The American Beverage Association is launching a new pilot effort called Calories Count to update PepsiCo and Coca-Cola vending machines to include lower-calorie drink options, as well as display the calorie counts for the available drinks. The new vending machines will appear in municipal buildings in Chicago and San Antonio early next year — as part of a broader wellness challenge between the two cities that will attempt to lower health care costs by encouraging municipal employees to set goals to improve their health — with the potential to expand the program to other cities in the future.
The beverage industry has become a central figure in the public health battle to combat obesity, as research has linked the consumption of sugary drinks to obesity and lawmakers like New York City Mayor Michael Bloomberg (I) have moved to ban large sizes of soda. But as the New York Times reports, soda critics are cautiously optimistic that the Calories Count initiative could help encourage Americans to choose lower calorie options:
“People tend to overconsume products with sugar and for these companies to be doing something that may decrease consumption of their sugared beverages surprises me,” said Kelly D. Brownell, director of the Rudd Center for Food Policy and Obesity at Yale University. “But it does seem to me to be a positive move.”
Sales of carbonated sodas have been declining for the last decade, as American consumers have embraced new choices of beverages and, more recently, become more aware of how much sugar they contain. Coke and Pepsi have greatly expanded their portfolios, adding bottled waters, juices and sports drinks that have helped reduce their reliance on their core brands, though they still defend them.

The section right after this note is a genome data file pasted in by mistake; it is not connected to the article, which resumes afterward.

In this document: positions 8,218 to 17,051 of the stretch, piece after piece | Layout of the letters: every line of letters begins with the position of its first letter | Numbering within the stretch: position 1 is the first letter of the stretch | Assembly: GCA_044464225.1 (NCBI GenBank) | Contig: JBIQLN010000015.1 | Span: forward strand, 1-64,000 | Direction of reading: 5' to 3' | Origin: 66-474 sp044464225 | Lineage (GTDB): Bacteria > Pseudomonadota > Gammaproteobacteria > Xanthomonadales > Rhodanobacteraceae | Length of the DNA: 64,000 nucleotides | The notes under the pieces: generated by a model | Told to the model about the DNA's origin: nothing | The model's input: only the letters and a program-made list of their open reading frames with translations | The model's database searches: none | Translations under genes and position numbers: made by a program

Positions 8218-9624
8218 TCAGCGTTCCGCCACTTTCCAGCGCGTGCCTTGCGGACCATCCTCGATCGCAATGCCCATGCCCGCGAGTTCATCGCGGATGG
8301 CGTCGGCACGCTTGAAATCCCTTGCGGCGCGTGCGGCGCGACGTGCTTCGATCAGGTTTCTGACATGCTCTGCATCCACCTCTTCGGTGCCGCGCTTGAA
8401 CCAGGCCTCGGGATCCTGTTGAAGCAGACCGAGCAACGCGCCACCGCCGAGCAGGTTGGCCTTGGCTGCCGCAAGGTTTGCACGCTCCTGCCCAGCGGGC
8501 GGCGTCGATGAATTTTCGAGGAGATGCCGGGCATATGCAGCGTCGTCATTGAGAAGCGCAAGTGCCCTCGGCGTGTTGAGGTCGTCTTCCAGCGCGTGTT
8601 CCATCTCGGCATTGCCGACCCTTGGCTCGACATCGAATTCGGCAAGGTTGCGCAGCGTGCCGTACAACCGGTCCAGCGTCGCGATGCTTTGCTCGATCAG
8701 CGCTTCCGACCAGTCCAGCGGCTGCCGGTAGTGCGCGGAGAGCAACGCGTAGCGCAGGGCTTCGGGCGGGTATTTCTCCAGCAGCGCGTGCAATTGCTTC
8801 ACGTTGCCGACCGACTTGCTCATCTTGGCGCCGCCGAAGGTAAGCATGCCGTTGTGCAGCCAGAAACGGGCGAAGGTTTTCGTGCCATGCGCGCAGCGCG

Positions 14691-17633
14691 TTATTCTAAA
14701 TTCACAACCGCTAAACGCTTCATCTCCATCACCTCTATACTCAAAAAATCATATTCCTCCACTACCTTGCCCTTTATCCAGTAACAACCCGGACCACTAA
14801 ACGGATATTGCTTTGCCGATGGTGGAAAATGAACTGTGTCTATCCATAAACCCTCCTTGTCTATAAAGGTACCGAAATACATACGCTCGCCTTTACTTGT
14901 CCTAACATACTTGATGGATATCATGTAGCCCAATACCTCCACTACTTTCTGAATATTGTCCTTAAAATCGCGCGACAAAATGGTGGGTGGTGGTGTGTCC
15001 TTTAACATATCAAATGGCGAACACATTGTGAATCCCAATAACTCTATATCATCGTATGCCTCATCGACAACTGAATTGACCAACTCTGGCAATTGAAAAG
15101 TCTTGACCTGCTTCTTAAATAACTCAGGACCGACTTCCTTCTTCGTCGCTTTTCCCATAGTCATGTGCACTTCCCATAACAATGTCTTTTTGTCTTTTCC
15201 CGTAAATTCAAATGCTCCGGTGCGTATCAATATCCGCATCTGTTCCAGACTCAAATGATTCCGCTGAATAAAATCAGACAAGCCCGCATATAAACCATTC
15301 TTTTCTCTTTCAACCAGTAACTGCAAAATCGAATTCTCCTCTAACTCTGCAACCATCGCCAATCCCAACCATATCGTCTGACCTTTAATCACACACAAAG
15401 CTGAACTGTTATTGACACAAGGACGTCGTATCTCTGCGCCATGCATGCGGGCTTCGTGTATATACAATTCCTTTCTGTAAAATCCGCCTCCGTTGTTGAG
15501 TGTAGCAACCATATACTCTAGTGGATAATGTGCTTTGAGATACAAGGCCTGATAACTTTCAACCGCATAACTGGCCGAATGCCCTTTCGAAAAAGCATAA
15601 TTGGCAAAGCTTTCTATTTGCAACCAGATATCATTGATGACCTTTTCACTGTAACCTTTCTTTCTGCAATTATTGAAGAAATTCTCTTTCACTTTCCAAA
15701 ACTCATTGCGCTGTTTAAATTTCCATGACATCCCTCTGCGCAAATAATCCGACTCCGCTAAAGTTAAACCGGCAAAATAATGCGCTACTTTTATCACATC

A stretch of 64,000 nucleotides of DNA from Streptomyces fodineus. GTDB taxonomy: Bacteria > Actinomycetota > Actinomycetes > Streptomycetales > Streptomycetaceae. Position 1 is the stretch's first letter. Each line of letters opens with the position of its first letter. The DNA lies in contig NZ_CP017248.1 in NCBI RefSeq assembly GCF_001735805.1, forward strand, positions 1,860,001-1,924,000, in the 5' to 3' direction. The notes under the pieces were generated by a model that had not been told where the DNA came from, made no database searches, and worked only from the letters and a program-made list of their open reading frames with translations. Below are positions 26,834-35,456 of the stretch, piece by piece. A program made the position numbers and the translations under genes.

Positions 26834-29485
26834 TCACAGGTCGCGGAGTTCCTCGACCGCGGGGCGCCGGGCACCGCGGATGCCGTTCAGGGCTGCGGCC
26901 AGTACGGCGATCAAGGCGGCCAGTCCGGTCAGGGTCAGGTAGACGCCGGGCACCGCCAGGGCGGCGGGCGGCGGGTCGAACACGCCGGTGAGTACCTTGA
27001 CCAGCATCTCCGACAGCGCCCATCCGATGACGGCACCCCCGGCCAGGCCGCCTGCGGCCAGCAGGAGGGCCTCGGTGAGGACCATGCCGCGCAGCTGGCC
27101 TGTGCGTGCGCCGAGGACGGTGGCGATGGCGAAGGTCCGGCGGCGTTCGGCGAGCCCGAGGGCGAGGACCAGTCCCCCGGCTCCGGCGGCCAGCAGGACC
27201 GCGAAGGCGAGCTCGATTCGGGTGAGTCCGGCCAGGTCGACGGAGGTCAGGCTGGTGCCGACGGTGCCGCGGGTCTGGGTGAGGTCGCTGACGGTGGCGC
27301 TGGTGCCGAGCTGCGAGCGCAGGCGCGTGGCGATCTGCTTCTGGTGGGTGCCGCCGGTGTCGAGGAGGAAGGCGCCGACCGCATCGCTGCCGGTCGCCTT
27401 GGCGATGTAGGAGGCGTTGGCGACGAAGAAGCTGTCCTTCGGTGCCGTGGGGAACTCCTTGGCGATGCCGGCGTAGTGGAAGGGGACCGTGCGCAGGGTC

In a note Monday morning, John Sicher, the publisher of Beverage Digest, an influential trade publication, said he thought the new effort might be a way to get consumers to drink more of their low-calorie and no-calorie drinks.
The health care reform law will eventually require all chain restaurants — defined as those with more than 20 locations — to disclose calorie counts on their menus. Although that regulation has not yet gone into effect, PepsiCo and Coca-Cola are not the only companies to get a jump start on publicly posting calories for their products. Last month, fast food giant McDonald’s added calorie labels to its menus. One Harvard study estimated that the average American child consumes about 270 calories from sugary drinks each day.